Stop comparing yourself to…….. other dietitians!
This one goes out to all of my fellow RDs.
Today’s very special guest article is written for you, by a lovely dietitian by the name of Jess Serdikoff
Jess is concerned about how dietitian’s view and treat themselves, so she’s decided she wants to do something about it.
As a dietitian in private practice, her words rung true with me and it’s a real pleasure to be sharing them with you here today.
I know this is something that many of you will need to hear, enjoy it.
3 Steps To Becoming A More Confident Dietitian
All of my hard-working, ambitious, stressed out dietitians who are wearing six different hats, possibly still recovering from all that grueling schooling, and fueled by an unparalleled passion for helping the people they meet.
Our entire academic career is focused on how to prepare us to serve people and make their lives better; but how much is being done to prepare us to take care of ourselves?
Giving our all to our patients; seeing the injustices of our healthcare system; and working through behavior change: as uplifting as the work can be when we witness firsthand a patient breakthrough, being a dietitian can be exhausting.
Over the years of working on my own mental health as a healthcare professional in order to better serve my clients, as well as mentoring and networking with other dietitians, I’ve noticed one theme coming up over and over:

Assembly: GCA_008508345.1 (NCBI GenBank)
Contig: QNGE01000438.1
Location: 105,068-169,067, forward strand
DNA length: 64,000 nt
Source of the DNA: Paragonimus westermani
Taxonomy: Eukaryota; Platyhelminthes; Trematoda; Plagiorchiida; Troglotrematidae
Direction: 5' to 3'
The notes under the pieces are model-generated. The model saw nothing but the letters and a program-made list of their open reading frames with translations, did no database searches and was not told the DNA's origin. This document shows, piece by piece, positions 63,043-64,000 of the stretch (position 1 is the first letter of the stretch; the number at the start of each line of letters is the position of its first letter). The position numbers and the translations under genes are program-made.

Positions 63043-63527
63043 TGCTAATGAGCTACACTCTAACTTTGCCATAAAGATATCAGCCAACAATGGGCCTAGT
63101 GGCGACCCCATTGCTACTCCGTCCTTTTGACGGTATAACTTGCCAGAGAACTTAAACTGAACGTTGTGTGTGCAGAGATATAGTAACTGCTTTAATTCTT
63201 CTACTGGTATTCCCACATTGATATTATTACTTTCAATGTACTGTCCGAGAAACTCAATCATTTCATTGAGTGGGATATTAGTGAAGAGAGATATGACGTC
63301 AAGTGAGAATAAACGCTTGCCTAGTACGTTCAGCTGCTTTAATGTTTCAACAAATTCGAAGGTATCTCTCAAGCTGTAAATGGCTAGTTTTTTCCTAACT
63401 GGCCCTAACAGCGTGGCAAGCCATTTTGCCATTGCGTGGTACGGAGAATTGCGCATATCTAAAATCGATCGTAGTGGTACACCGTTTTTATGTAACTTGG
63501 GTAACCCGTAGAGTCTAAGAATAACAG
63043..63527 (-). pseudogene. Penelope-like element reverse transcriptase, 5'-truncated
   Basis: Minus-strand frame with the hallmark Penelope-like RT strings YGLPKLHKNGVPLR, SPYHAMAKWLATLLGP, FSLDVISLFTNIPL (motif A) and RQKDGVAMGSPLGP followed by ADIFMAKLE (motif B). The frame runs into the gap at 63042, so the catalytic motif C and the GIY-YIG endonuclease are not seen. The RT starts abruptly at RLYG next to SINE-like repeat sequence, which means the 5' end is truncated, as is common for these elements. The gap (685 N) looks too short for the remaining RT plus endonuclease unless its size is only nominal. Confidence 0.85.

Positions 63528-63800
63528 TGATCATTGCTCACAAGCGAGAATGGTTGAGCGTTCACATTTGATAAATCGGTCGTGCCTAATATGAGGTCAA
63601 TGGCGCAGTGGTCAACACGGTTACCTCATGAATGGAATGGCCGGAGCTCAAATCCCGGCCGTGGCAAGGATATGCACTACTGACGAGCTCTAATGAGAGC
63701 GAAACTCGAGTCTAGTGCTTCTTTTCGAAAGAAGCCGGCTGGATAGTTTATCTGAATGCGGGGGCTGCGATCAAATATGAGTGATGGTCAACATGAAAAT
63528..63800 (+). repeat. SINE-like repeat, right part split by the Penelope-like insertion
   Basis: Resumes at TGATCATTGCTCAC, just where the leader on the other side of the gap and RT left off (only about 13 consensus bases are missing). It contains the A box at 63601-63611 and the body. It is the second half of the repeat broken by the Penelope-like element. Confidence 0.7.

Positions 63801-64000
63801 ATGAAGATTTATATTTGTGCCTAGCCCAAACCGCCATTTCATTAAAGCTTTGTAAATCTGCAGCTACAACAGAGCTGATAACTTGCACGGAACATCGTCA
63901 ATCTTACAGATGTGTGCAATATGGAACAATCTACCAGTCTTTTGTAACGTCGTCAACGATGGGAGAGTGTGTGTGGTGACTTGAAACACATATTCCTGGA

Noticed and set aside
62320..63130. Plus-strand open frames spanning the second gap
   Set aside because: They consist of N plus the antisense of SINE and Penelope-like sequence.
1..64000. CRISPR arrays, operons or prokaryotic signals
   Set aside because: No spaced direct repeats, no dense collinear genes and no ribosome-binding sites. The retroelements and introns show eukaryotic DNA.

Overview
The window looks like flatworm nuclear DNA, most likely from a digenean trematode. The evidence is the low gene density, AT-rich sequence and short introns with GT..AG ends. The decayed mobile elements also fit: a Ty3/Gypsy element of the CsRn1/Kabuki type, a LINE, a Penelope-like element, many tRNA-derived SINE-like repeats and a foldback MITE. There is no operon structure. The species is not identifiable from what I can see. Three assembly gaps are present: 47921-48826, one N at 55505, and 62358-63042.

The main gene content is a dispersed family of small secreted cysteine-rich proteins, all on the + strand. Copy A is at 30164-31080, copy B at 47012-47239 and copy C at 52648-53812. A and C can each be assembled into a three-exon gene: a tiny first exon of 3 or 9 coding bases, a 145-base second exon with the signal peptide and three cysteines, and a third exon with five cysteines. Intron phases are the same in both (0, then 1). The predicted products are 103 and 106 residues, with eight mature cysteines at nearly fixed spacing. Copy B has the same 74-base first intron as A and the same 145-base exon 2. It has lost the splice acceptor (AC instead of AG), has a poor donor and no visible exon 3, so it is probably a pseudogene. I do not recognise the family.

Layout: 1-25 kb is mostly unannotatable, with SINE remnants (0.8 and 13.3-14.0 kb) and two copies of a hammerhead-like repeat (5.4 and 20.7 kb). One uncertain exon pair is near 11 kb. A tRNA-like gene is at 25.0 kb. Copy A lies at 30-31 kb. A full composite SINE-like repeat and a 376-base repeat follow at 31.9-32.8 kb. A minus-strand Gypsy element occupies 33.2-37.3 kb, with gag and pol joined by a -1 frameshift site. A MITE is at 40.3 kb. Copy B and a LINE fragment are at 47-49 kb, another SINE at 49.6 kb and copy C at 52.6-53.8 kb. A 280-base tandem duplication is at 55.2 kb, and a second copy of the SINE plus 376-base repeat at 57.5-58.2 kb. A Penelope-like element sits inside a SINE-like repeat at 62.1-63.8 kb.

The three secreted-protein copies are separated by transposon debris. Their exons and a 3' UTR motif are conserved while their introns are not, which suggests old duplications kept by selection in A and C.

Perfectionism, or the Fear of Not Being Good Enough
Perfectionism is often reinforced in our younger years because it’s that quality that drives us to excel in school. Being a perfectionist often goes hand in hand with having grit – the ability to put your head down when the going gets tough and soldier through.
So when you have to take A&P, Biochem, and Advanced Human Nutrition in the same semester for example, perfectionism’s got your back. It keeps you from missing deadlines and it helps you shine as a “real go-getter.”
Perfectionism also, however, takes a toll on our mental and emotional states when we create unrealistic standards and pressure ourselves to uphold them. Although we may maintain the outward appearance of being high-achieving hard workers, it often comes at the expense of our inner sanity and happiness.
Maybe it all hits the fan during a big work project you refuse to delegate because you’re afraid it either won’t get done, or it won’t get done well. You try to do it all yourself and wind up having a stress breakdown every day after work until the project is over.
Or maybe it’s when you’re the only dietitian at a social gathering and people around you say things like “of course the dietitian is going to choose a salad” or “what do you mean you’re eating a cookie, aren’t you a dietitian?” You just want to eat in peace but aren’t even completely sure how anymore because you just can’t seem to win no matter what you choose.
(Not that I’m speaking from personal experience on those examples…ahem…)
Do you know what the hardest manifestation of perfectionism was for me to work through? When one of my former clients passed away from heart disease, I was overcome with feeling personal responsibility for not being “good enough” as a dietitian to help before it was too late.
That fear of not being good enough, of disappointing ourselves or others — of being, ultimately, imperfect – is the root of much of our stress as dietitians.
So how do we stay ambitious and hard working without letting the darker sides of perfectionism – anxiety, overwhelm, and stress – take over?